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The use of an early invasive strategy in patients with non–ST-segment–elevation acute coronary syndromes (NSTE ACS) is associated with improved outcomes, especially among higher-risk patients, and persistent benefit at long-term follow-up. Because of this association, the revised American College of Cardiology/American Heart Association guidelines for NSTE ACS released in 2007 include a Class IA recommendation for an early invasive strategy in patients with high-risk features. However, optimal timing for early invasive strategy in patients with NSTE ACS remains unclear. In this study, we evaluated the relationship between time from hospital admission to coronary angiography and outcomes in high-risk patients with NSTE ACS who underwent angiography within 48 hours. The results of our analyses showed that a shorter time to coronary angiography was associated with decreased risk of 30-day death/myocardial infarction, whereas bleeding did not appear to be associated with time to angiography. The analyses also showed that 2 variables, admission to US hospitals and day of admission, both of which are unrelated to patient clinical status, were the most powerful predictors of time to angiography, which underscores regional differences in the treatment of patients with NSTE ACS. Although randomized clinical trials could be expected to provide convincing evidence on the optimal timing of coronary angiography in NSTE ACS, they will prove challenging to complete. Current ongoing trials will at least clarify whether delaying coronary angiography for the administration of aggressive upstream antiplatelet treatments is an effective strategy. Meanwhile, the results of these analyses support the use of a rapid invasive coronary angiography strategy as a viable management strategy.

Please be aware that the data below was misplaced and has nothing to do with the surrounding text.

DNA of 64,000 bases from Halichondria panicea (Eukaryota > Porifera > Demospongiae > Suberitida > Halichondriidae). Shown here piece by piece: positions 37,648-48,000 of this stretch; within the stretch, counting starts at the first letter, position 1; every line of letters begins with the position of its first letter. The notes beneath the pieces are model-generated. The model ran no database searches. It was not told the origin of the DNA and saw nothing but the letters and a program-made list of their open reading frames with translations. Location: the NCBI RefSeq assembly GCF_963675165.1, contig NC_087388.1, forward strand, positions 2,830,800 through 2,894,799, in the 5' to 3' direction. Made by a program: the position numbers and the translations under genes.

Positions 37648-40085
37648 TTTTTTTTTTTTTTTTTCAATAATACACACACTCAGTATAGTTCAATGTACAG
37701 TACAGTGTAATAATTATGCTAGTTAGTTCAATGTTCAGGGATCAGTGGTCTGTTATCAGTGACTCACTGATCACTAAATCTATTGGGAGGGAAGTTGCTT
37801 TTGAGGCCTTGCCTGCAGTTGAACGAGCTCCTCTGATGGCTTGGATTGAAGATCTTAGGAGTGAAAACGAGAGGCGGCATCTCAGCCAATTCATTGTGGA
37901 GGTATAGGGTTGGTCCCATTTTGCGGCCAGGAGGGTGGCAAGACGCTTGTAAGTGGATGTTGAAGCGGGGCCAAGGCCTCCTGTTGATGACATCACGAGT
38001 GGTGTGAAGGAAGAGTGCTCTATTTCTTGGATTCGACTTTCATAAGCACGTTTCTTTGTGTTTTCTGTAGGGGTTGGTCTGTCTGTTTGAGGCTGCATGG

Guest Editor for this article was Thomas Ryan, MD.
The online-only Data Supplement, consisting of tables and an expanded Methods section, is available with this article at http://circ.ahajournals.org/cgi/content/full/CIRCULATIONAHA.107.690081/DC1.
Clinical trial registration information—URL: http://www.clinicaltrials.gov. Unique identifier: NCT00043784.